THE OT SHOW: Last year’s attendees took advantage of a wide-range of features
This is an exciting time for us all. Having RCOT opening the Show this year is an honour for The Occupational Therapy Show, and we look forward to welcoming them.” sector knowledge and significant commercial and marketing resources will be focused on delivering for both exhibitors and the audiences for these powerful brands.” With more professionals expected to attend, there’ll be more people to speak to and more people to learn from for everyone, as well as an even bigger and more varied trade exhibition. Regarding the lecture programme, there will be a greater selection of world-class speakers to see, including some of the biggest names in their respective fields: Julia Scott (Chief Executive, Royal College of Occupational Therapists), Professor Sue Baptiste, (COPM author), Dr Ida Kahlin (Senior Lecturer, Linkoping University) plus many more. They will be presenting an array of engaging topics from moving and handling, mental health, governances,
paediatrics, housing and neurology in practice, with hours of CPD accredited education available. Ensuring there is something for everyone, they will also be tailoring their sessions to their specific OT audiences. In addition, The Occupational Therapy Show will have one of the most extensive trade exhibitions that the industry has seen for years. Already there are new exhibitors booked, meaning there will be much more for everyone to see. Delegates will be able to access on-stand learning and witness live demonstrations from product experts and digital specialists. You will have the chance to ask your own questions and seek bespoke advice in order to find the most appropriate equipment for you and truly maximise your return on investment. Plus, there will be some fantastic show-only offers available as well as exciting new product launches that ensure you remain at the very forefront of the profession. For this and more, make sure you don’t miss The Occupational Therapy Show 2018.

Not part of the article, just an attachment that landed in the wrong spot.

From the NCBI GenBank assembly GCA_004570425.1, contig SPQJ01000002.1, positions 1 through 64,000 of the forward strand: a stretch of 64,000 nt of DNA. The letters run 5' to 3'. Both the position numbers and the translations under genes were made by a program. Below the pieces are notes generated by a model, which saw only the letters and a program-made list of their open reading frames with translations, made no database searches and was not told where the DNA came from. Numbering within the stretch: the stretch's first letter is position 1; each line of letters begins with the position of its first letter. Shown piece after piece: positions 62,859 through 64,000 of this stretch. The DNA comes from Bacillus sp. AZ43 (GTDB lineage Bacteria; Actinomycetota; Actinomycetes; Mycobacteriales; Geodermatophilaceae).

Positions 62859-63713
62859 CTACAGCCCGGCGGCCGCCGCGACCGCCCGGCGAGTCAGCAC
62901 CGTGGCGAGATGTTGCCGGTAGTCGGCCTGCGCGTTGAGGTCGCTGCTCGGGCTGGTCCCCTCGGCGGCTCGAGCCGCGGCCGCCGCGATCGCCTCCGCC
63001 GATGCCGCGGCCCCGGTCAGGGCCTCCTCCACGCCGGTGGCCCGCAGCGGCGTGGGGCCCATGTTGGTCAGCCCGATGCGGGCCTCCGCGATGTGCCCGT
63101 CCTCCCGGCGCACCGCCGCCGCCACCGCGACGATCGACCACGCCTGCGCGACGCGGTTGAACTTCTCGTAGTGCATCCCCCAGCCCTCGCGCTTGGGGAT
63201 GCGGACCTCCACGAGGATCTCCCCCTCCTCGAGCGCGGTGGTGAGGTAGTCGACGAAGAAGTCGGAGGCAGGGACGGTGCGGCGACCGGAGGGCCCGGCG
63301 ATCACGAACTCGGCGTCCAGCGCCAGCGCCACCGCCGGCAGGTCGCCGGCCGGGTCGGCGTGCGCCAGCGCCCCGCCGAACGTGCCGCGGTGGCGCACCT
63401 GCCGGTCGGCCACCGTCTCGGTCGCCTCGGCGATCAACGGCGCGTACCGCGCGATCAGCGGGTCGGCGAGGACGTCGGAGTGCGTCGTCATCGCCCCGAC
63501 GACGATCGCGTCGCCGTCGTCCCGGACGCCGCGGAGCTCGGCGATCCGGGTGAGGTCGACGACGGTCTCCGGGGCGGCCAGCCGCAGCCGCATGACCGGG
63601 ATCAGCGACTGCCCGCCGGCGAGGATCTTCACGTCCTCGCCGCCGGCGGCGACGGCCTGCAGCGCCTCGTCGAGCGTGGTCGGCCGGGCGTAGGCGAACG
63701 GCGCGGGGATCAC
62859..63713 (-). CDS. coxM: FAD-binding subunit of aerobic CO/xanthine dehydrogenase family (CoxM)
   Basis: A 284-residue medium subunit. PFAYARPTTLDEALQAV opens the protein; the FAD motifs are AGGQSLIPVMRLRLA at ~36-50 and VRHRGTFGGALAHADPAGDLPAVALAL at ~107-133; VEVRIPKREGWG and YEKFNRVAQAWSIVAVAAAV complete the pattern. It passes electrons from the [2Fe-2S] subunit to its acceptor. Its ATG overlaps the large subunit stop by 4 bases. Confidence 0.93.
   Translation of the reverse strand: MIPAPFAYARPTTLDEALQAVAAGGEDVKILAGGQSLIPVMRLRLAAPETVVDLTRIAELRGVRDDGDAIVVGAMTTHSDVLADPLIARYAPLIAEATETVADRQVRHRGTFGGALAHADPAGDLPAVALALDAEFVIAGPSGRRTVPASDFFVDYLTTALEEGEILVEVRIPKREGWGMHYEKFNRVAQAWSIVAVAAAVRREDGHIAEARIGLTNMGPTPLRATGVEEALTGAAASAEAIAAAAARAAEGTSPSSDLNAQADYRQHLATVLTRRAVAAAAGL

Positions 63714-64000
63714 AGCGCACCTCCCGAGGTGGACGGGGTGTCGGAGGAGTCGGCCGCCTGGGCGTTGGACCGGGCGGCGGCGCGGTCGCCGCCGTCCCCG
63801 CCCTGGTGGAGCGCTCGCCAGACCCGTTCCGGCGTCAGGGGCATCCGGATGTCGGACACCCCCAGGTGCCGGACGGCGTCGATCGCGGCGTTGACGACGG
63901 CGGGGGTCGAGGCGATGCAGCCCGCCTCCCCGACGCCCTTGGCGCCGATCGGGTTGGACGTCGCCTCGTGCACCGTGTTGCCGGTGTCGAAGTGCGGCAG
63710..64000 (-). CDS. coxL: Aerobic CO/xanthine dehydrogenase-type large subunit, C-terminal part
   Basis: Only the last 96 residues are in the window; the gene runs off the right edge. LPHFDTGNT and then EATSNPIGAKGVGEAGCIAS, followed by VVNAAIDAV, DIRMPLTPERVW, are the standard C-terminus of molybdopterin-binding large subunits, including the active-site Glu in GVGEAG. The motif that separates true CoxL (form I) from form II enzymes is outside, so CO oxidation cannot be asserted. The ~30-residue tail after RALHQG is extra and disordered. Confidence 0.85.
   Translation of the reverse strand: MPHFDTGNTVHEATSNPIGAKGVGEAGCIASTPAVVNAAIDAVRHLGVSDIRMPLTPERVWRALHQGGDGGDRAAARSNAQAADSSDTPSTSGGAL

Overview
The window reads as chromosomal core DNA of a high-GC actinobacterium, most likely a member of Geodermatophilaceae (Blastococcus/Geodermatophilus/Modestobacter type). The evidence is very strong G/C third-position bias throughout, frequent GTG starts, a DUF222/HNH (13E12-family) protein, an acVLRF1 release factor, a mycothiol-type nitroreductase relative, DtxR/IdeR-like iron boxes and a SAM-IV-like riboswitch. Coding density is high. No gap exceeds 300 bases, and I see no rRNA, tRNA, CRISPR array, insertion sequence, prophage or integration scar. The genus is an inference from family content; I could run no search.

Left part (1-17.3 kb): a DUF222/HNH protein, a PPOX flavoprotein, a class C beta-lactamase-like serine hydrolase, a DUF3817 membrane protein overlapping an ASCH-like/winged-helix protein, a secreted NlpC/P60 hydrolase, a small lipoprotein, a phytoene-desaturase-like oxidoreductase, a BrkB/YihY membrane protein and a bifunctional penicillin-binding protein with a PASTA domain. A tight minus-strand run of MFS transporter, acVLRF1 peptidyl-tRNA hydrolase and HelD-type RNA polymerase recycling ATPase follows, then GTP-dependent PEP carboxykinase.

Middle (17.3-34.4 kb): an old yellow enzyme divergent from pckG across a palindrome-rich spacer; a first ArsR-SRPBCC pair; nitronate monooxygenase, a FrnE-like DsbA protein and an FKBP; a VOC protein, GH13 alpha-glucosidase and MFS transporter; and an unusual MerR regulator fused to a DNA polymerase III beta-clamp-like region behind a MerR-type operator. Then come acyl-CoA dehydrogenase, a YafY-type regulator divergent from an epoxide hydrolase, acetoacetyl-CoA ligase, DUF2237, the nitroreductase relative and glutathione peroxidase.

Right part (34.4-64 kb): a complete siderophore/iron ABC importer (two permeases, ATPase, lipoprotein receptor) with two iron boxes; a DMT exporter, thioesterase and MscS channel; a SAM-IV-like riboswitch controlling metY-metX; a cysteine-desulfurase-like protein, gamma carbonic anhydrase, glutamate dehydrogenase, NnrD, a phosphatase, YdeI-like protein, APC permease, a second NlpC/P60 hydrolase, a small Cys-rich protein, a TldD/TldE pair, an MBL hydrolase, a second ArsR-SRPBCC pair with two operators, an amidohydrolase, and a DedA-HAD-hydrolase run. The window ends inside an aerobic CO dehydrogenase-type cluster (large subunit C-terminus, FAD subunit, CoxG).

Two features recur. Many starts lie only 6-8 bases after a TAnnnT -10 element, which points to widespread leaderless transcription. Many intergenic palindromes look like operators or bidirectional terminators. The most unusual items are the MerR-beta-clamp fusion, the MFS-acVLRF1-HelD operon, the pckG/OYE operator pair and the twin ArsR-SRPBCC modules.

FREE passes VISIT: theotshow.com DATE 21 and 22 November 2018 VENUE: NEC, Birmingham
Game on What may look like a fancy video game controller is actually stateof-the-art therapy software that could pave the way for a new type of treatment for patients post-stroke or hand injury therapy.